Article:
What is one piece of advice you’d give to first-year science teachers?
I have received much wise advice that I would like to share here. However, if I was limited to picking one piece of advice to share with a first-year teacher, it would be the following: If you are excited about a lesson, there is a very good chance that your students will be too; if you are not excited about a lesson, find a new lesson, because your students will not be excited either. Enthusiasm is essential to life-long learning. If it is lacking, we need to figure out some way to find it.
What professional resources are most beneficial to your teaching? Feel free to share organizations, websites, links, and any other relevant sources.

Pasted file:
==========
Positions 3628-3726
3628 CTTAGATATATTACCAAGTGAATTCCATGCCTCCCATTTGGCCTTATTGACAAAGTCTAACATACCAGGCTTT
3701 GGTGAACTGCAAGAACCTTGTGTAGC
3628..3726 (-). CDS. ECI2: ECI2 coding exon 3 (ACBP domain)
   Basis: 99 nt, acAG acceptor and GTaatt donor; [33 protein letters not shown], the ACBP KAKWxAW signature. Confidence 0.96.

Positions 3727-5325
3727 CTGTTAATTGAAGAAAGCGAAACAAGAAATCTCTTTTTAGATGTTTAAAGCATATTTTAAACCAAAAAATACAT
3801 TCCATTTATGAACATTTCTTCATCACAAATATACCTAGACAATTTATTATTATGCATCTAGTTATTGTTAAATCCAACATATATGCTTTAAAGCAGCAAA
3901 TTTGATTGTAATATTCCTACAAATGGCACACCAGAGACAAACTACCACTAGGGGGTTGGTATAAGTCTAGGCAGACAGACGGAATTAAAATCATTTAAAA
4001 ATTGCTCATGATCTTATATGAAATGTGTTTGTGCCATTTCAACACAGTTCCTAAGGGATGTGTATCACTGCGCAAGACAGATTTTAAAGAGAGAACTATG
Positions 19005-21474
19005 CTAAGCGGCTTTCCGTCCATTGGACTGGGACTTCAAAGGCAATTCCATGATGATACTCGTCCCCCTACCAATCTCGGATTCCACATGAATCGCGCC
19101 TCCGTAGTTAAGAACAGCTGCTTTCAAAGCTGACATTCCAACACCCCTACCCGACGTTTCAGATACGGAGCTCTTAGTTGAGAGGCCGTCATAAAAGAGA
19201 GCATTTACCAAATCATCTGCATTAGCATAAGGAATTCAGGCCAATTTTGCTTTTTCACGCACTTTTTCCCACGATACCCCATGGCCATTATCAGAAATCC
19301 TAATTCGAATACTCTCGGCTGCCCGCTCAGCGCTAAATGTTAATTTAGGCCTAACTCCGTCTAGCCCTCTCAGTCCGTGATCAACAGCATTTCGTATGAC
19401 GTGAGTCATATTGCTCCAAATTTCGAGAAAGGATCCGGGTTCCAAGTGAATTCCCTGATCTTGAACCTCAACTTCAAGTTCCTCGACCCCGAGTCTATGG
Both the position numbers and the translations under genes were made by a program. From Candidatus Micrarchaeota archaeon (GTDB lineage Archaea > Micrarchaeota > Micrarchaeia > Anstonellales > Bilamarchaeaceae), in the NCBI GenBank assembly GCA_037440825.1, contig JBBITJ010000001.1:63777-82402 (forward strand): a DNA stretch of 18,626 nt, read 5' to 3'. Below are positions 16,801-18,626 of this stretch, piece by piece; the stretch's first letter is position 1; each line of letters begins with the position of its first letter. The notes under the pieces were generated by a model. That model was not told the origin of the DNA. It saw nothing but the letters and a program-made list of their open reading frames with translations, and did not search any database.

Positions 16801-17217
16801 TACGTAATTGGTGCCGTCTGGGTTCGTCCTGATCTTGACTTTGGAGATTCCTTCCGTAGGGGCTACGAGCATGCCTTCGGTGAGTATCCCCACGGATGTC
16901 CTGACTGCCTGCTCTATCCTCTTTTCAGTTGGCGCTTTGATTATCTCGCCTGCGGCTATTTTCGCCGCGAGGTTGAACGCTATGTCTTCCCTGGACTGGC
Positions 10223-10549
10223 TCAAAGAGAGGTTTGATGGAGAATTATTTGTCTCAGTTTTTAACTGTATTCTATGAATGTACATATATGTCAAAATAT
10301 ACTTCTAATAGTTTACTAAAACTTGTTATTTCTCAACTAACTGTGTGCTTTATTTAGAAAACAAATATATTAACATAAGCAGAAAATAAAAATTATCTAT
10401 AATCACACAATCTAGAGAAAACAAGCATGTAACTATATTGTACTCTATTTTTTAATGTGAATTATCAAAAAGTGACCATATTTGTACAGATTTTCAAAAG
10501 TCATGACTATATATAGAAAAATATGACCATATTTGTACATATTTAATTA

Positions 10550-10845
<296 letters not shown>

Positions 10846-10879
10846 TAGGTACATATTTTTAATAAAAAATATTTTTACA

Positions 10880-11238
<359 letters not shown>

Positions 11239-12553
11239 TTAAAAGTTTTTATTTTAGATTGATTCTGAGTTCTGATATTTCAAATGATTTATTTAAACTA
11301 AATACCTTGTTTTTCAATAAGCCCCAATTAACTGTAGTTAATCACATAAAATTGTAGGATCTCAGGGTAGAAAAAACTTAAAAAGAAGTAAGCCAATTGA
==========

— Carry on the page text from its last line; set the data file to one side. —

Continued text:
Numerous professional resources have aided and enhanced my teaching throughout my career (including this journal). If I had to pick one professional resource that stands out, it would be the local professional learning community at Adlai E. Stevenson High School. Included in this professional learning community are fellow teachers, students, paraprofessionals, and administrators with whom I interact on a daily basis. These individuals are always available for consultation, challenging ideas, and support. They bring an energy to our ever-evolving school and a focus toward the center ideal of success for every student. During my first two years of working in secondary education, this learning community has been an invaluable resource and been essential in helping me make this career transition from university biology professor to high school science teacher. I am grateful to work among such individuals and am excited to see how our professional learning community continues to evolve in the years to come!